“No,” Dallan replied. “Not yet. From what I understand, she’s out killing the undead. But I think she will be here on the morrow. And Idonea will be here soon as well.”

This caused a mild flush in the Knight Commander’s pale cheeks, and Dallan carefully controlled her expression. Idonea was a wild one and the Knight Commander had a substantial crush on her. Dallan’s countenance sobered a little when she thought of her next words. “We are to have a strategy meeting at Fireside tomorrow night. You will come?”

Nerthus nodded. “Of course. In the meantime, do you wish to be presented to the Emperor? Do you need accommodations?”

“We are not here in any formal capacity,” Dallan said, “so I would prefer to lie low if possible.”

“My men are loyal,” Nerthus said, glancing to the pack that was still stealing glances at the Ha’kan while pretending to ignore them. “So I think they will keep their mouths shut. If word of your presence gets out, however, the Emperor will expect to receive you with honors.”

“Understood,” Dallan said. “And we do not need lodging because we’ll be staying at Fireside.”

“I don’t blame you,” Nerthus said. Fireside was the most luxurious private residence in all of the Empire, rivaled only by that of the imperial palace. The owner was a mystery to most, and Nerthus had been shocked to learn that Raine, whom she thought was a mercenary adventurer, owned it outright. Once she got to know Raine, however, the ownership and its anonymity made perfect sense.

Chapter 3

Signe, my love, where are you?”

The young woman looked up. She was getting used to the name, although she still had no specific memory of it. Things were growing more familiar to her, but it was the familiarity of a few weeks, not that of a lifetime. Apparently she had taken a nasty spill from a horse and hit her head. When she awoke, she could not remember anything. “I’m here,” she called out.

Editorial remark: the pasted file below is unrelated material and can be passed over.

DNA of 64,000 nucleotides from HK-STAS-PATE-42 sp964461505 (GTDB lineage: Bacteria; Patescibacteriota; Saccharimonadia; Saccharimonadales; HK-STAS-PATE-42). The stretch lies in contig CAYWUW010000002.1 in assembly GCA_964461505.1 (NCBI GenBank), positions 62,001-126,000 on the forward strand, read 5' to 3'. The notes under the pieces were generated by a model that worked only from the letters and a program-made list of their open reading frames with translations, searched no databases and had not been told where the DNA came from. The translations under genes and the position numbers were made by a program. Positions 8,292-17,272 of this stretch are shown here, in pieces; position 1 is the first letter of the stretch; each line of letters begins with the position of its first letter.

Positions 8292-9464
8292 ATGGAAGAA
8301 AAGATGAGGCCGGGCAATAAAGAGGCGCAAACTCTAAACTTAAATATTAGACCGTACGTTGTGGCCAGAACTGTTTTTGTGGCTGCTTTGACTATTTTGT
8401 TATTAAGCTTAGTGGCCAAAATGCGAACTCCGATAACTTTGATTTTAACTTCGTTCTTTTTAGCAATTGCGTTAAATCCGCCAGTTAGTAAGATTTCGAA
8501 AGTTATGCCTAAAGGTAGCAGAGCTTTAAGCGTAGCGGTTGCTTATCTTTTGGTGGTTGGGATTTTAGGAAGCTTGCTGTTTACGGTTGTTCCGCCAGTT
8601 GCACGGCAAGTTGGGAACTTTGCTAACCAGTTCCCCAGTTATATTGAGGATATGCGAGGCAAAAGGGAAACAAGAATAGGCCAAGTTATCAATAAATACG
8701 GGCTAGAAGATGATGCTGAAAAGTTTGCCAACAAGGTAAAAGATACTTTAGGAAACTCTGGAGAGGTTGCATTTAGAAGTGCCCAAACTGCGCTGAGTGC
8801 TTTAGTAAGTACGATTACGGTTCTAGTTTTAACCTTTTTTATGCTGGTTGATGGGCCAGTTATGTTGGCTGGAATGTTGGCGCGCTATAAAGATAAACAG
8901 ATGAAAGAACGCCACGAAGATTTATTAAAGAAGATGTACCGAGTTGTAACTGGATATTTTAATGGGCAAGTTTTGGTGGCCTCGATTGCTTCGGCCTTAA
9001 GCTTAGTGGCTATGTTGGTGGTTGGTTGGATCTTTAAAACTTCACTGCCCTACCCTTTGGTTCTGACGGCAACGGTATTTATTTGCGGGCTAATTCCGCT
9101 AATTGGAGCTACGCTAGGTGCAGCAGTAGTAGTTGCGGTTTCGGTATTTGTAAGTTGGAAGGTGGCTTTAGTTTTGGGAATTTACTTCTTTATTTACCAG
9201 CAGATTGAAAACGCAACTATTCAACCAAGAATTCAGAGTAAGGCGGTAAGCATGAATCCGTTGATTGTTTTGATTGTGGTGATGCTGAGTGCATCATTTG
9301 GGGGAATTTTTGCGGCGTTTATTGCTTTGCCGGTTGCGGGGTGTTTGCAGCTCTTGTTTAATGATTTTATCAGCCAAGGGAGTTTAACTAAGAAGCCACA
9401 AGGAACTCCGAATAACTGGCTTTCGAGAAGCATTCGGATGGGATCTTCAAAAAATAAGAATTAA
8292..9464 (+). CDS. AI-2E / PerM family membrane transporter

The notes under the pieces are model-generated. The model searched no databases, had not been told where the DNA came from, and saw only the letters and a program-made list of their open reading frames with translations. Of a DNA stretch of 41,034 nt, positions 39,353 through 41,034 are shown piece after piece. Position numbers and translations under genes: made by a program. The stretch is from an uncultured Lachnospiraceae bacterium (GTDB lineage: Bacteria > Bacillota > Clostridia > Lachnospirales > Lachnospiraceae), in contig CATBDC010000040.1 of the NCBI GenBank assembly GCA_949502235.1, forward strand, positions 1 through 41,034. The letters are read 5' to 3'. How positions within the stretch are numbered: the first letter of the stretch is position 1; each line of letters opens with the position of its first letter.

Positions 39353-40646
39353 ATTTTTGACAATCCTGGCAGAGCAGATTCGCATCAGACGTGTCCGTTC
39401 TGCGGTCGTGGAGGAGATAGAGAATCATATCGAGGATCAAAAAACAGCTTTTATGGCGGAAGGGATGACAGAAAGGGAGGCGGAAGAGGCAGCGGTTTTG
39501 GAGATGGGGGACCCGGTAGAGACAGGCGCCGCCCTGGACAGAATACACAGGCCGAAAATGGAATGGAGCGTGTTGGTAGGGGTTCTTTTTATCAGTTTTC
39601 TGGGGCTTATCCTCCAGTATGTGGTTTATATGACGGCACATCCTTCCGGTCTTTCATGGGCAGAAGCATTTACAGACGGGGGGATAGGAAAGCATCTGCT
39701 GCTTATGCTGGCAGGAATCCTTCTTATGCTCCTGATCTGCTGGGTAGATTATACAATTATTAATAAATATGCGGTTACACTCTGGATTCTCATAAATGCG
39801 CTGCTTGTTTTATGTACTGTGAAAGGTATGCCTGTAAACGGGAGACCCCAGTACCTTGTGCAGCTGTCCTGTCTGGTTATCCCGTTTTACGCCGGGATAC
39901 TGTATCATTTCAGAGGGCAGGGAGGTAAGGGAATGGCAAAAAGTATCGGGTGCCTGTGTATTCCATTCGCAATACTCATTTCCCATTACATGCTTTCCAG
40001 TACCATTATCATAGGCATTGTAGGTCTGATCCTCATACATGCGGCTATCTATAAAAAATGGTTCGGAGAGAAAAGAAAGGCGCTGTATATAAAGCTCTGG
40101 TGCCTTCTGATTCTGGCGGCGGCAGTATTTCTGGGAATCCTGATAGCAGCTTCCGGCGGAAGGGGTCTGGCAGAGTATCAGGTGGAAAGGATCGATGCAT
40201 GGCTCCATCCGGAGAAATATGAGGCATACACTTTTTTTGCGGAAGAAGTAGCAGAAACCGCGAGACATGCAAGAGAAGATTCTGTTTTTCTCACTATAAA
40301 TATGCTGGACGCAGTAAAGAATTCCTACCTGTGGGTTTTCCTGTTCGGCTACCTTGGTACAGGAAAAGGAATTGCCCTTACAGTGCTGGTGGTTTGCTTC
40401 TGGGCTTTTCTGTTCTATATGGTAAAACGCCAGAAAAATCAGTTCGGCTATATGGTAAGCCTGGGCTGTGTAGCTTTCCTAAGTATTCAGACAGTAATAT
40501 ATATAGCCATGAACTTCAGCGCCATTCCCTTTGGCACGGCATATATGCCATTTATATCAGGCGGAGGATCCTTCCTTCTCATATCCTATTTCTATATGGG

A lovely woman entered the room. She had fine, white hair that framed youthful features, and a pink blush in her cheeks that matched her pink lips. Her stylish gown flattered her curvaceous, supple figure. The younger woman looked at her in admiration as she settled onto the settee next to her, pressing against her.

“And how is your memory today?” the woman asked as she brushed light blonde hair from hazel eyes. “Is anything returning?”

The younger woman paused a little as the other held her breath. “No,” she confessed, “not really.” The words then came tumbling out. “I feel terrible. I should know you. You are so kind and so wonderful, and clearly we have been—”

“Shhh,” the woman said, placing her finger to the girl’s lips. “Do not struggle so. In fact,” she said brightly, “I have come to a decision.”

“What decision is that?”

“I think that you and I should start anew. The doctor said your memory may never return, so instead of forcing you to remember all the happiness that we have had, I think we should just make a new happiness.”

The younger woman smiled a little shyly. “I think I would like that.”

The older woman’s deep blue eyes darkened with intensity. “Really?”


The woman leaned forward and gently kissed the girl, and the younger woman hesitantly returned the kiss. This felt right, felt familiar, and the hesitant kiss grew more confident while the older woman’s grew bolder. They turned to one another and the girl’s hands went tentatively to the woman’s waist while the woman’s hand slowly undid the buttons of the girl’s shirt. The hand went inside the shirt and caressed the breast, causing the girl to start.